Atlassian’s Compass Unites Tool and Code Spread – The New Stack

Moving from a monolithic software architecture to microservices not only means more moving parts in the code base, but also tools, according to a recent survey by Atlassian. The Atlassian State of the Company’s Developer Survey recently found that a majority of developers surveyed said the number of tools required was increasing, and with them, the complexity of their job was also increasing.

In response to these growing trends, Atlassian is releasing a new product called Compass in alpha to help developers track and manage their increasingly complex work environment and software architecture. Taylor Pechacek, product manager at Atlassian, described the current situation for software developers and how Atlassian hopes to solve their problems.

“The complexity of modern software itself has led to a dramatic increase in the number of tools and the way people build things. It came from across the distribution, breaking down their monoliths into microservices, shared libraries, ML models, mobile apps, APIs behind it. That complexity is really starting to flow into not just writing code, but a lot of things around that code,” Pechacek said. “Developers have access to the ability to spin up their own infrastructure to run their own applications, all on top of microservices, and then that puts them in a mode where they have a ‘you build it, you run it’ model,” and so on. They’re not just thinking, “How do I build, design, and ship this thing?” but “I’m responsible and on the hook to operate it.”

Taming the sprawl

Compass strives to provide developers with better clarity and organization in three main ways, Pechacek explained. First, Compass organizes the different parts of software into a component catalog, which provides a single place where developers can access shared components, documentation, and other pieces of information related to their core. of code and their processes. Second, Compass analyzes the software and provides dashboards based on customizable user-defined criteria. Third, Compass offers an extensibility engine to integrate with other tools and bring project information from other places outside of Compass, be it Atlassian tools or otherwise.

“It’s basically a developer collaboration portal that’s meant to help teams get to grips with software proliferation and really think about the experience of how they navigate these things,” Pechacek explained. “They’ll be able to get a real-time view of changes to their software architecture, its impact, and the current state of all those components in one place. It’s going to make them a lot more agile, it’s going to help them balance the innovation that they’re doing in JIRA Software, in Bitbucket, in GitHub, and building with the stability that they need around operations and incident management . ”

Compass users will be able to import software directly from their repositories and connect it to component catalog teams, who can provide some of the incident management mentioned by Pechacek. The component catalog is also able to determine dependencies and other related components, which will then be displayed in that singular location.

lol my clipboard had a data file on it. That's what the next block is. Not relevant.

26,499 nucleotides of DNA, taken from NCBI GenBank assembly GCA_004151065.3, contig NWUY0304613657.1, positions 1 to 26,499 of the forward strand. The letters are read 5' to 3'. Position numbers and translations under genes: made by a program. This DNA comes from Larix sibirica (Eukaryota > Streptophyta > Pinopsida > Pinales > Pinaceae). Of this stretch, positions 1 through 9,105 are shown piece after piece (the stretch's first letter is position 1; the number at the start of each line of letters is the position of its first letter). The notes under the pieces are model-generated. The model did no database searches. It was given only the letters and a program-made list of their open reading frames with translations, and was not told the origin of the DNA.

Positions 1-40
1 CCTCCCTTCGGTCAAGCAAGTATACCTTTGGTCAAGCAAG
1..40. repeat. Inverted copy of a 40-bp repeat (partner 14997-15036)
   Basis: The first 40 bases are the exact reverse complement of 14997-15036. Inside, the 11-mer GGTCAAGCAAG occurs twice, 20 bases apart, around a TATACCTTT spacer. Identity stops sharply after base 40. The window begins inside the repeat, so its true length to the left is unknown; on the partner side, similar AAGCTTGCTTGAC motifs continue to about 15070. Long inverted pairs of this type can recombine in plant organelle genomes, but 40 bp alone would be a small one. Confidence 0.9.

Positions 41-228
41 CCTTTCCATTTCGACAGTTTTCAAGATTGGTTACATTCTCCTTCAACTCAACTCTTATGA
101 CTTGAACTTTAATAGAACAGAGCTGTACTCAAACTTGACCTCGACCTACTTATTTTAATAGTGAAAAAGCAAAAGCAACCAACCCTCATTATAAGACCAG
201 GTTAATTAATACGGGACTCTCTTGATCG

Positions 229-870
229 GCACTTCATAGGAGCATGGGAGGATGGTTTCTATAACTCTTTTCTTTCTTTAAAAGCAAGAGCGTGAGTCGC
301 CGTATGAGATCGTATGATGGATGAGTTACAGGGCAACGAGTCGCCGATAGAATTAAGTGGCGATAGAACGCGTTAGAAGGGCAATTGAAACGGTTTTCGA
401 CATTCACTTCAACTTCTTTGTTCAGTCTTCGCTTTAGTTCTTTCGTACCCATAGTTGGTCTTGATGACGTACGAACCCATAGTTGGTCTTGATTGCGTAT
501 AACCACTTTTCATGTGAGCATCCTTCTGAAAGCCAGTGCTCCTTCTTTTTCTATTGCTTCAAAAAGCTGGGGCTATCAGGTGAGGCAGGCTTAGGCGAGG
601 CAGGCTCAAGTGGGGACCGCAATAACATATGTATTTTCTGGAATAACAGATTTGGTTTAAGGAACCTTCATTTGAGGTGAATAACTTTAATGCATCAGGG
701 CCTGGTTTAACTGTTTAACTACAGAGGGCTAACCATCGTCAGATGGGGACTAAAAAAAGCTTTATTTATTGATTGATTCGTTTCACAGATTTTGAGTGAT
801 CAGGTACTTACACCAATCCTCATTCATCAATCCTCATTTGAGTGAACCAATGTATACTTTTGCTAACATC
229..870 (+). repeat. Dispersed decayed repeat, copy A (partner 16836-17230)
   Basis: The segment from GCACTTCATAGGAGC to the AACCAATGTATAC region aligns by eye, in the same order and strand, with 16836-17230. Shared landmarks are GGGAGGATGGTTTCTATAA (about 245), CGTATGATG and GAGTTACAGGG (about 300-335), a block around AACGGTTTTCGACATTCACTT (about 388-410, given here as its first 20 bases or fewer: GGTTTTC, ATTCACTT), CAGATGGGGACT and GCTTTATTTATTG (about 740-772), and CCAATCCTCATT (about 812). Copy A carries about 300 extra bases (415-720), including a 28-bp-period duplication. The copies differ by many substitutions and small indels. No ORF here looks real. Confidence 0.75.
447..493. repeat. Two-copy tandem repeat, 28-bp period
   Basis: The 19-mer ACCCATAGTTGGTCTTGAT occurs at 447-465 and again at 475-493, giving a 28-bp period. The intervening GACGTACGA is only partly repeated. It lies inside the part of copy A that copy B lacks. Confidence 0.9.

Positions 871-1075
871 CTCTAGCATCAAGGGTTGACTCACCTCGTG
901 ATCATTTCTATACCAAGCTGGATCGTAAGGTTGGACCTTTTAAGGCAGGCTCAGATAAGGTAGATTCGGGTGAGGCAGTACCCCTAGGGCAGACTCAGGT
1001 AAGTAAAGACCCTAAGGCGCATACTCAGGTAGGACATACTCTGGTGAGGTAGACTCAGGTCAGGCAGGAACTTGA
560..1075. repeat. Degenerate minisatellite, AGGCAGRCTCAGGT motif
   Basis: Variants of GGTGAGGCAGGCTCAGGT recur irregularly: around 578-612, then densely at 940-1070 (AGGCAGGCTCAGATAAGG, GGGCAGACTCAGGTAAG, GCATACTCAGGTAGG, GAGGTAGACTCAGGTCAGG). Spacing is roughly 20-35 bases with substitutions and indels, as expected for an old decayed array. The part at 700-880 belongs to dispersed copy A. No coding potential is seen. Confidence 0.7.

At the same time, when these repositories are imported, Compass will immediately begin analyzing the software to update the applicable DevOps dashboards and give developers an overview of their health, of which Pechacek gave some examples.

“What does it mean to be healthy? Is my PR cycle less than three days? Am I even deploying frequently? Think classic DORA metrics, but take it much further and combine elements of security, compliance, availability, and MTTR. You’re kind of getting a health model and saying, is our architecture healthy? Are we dealing with this thing in a stable and healthy way? said Pechacek.

Customizable and expandable

While Compass will start with some predefined configurations for dashboard metrics, they are also fully customizable and can be used to determine things like data retention requirements or simple processes within the team.

The final aspect of Compass, the ability to extend, means teams will be able to build custom apps in Compass – Pechacek gave an example of an AWS cost optimization app that could provide customization recommendations just to side of individual microservice components – and further unify this increasingly distributed experience of tooling and code sprawl.

Currently, Compass is being released in Alpha, with the beta coming soon, and Pechecek gave some insight into the future of the product.

“A lot of different companies are really thinking about this as they break down and become more distributed in general. The next step for us is that we move into beta, that’s definitely a signal that we have a lot more conviction on the product and on finishing some of these key functions,” Pechacek said. “But for us it’s really about continuing to co-create and refine these clear use cases around the dashboards, giving the catalog more flexibility to map the data model however they want, layering some of these DevOps tools with notifications, some automation, around that, and better search so you can identify, you know, “where is my architecture going wrong?”

Featured image via Pixabay.

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